Ryan Johnson was 22 when he succumbed to a heroin addiction that had intensified as the Erie, Pennsylvania, high school graduate grew disillusioned with his future. His mother found him in his room with his head slumped and lips blue.
It was June 28, 2014, the day of his sister’s master’s-degree graduation party.
“He just saw his life as not what he wanted it to be, and he didn’t know how to get it there,” said Sue Johnson, who lay next to her son’s corpse for an hour. He had dropped out of a two-year culinary program and was working part-time, low-wage jobs. He often compared himself with his peers in college and his athletic, academic older sister.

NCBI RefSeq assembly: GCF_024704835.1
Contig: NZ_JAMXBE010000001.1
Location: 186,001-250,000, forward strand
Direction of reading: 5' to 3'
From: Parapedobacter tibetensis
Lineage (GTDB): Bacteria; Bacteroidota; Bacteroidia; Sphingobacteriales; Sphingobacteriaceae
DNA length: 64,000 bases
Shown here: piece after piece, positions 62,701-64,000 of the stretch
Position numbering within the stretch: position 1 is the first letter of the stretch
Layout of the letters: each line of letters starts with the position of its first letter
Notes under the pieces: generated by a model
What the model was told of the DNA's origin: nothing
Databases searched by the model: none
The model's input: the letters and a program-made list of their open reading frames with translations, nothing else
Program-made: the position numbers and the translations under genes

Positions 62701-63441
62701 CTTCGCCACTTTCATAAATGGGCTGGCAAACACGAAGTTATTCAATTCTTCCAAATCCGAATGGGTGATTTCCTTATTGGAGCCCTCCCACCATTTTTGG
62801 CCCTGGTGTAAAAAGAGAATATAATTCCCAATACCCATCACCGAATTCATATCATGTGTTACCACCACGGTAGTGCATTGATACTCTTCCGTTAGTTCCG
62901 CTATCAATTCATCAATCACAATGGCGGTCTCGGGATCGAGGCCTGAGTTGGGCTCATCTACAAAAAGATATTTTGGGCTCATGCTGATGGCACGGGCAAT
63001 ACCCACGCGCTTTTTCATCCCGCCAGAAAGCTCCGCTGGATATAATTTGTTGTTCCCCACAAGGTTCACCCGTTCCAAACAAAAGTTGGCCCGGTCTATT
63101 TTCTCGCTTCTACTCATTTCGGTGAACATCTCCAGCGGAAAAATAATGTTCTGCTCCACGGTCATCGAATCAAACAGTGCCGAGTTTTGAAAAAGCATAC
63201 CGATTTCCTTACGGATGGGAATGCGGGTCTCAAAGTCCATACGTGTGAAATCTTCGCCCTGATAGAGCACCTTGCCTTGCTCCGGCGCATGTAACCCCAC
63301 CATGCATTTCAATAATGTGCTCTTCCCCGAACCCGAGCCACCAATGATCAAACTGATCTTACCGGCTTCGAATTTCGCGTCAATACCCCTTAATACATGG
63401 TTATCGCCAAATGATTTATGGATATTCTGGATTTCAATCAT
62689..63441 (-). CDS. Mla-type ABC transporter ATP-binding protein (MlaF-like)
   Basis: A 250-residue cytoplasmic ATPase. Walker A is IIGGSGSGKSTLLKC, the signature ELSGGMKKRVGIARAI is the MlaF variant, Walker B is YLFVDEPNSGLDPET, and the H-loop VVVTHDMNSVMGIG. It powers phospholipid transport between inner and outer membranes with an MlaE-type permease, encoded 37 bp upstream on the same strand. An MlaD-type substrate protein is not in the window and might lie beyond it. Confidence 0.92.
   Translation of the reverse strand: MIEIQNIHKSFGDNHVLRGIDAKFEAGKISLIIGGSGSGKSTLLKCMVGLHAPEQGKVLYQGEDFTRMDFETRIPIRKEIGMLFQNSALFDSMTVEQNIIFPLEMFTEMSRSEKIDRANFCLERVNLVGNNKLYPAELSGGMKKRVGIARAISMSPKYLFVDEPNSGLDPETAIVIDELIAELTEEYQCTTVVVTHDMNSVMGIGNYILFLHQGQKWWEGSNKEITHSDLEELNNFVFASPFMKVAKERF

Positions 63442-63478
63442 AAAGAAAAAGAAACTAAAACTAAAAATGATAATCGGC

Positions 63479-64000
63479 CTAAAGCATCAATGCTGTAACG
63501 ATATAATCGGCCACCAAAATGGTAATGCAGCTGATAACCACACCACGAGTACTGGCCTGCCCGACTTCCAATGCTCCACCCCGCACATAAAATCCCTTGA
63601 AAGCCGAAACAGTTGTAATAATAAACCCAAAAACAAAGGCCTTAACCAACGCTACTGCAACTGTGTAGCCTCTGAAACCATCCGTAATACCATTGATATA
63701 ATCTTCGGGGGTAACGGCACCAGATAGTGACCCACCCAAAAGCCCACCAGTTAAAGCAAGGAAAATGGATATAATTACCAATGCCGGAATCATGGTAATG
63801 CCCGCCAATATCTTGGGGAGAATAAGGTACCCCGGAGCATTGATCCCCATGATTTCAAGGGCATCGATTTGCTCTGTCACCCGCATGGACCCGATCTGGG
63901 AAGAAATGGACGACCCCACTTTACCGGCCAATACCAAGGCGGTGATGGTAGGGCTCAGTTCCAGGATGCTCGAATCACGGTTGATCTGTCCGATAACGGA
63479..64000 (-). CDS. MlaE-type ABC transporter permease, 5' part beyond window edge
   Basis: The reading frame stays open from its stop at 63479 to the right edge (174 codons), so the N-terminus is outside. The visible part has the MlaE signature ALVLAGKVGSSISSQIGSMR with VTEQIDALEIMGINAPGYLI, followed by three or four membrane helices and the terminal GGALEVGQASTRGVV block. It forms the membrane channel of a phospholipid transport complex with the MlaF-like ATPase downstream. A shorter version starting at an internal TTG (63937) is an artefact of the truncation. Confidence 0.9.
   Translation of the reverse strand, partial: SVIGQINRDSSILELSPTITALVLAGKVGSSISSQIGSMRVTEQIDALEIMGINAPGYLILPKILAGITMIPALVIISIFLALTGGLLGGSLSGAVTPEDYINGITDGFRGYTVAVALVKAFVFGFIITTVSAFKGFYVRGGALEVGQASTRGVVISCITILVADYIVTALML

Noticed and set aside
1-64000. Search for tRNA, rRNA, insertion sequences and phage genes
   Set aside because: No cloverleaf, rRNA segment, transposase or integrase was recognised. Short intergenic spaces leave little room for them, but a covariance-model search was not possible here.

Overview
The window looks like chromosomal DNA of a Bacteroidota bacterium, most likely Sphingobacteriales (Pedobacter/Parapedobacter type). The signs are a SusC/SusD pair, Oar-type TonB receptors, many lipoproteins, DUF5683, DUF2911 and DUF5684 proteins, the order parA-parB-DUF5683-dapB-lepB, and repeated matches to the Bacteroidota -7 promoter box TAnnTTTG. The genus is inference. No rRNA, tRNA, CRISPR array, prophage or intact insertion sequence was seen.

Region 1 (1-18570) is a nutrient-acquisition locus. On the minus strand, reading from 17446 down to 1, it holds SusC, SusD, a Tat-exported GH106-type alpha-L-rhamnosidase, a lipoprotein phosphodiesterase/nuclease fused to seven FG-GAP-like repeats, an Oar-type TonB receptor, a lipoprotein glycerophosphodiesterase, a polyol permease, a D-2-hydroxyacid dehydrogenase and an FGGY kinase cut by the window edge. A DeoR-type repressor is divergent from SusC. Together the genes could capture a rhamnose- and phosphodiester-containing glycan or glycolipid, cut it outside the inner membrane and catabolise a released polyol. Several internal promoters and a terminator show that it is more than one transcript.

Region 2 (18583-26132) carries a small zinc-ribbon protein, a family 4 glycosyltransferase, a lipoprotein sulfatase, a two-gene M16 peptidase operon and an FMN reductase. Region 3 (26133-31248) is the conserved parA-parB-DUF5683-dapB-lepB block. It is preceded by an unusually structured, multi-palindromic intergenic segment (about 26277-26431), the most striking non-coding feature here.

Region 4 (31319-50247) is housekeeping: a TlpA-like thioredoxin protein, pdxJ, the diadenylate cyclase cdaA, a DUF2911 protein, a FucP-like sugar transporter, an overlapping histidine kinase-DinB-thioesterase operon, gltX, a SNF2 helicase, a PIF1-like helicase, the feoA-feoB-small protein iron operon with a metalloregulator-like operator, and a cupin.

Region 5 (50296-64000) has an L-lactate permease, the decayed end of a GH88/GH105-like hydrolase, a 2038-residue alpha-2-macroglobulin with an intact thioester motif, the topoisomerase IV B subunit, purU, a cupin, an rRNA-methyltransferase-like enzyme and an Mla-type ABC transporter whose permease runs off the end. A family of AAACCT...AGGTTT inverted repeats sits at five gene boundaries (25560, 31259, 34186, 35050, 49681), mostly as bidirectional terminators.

The fates of the less-educated and those who graduate from universities diverge in dire ways. Middle-aged white Americans without four-year degrees are at increasing risk of dying, a well-documented trend driven not only by drug use but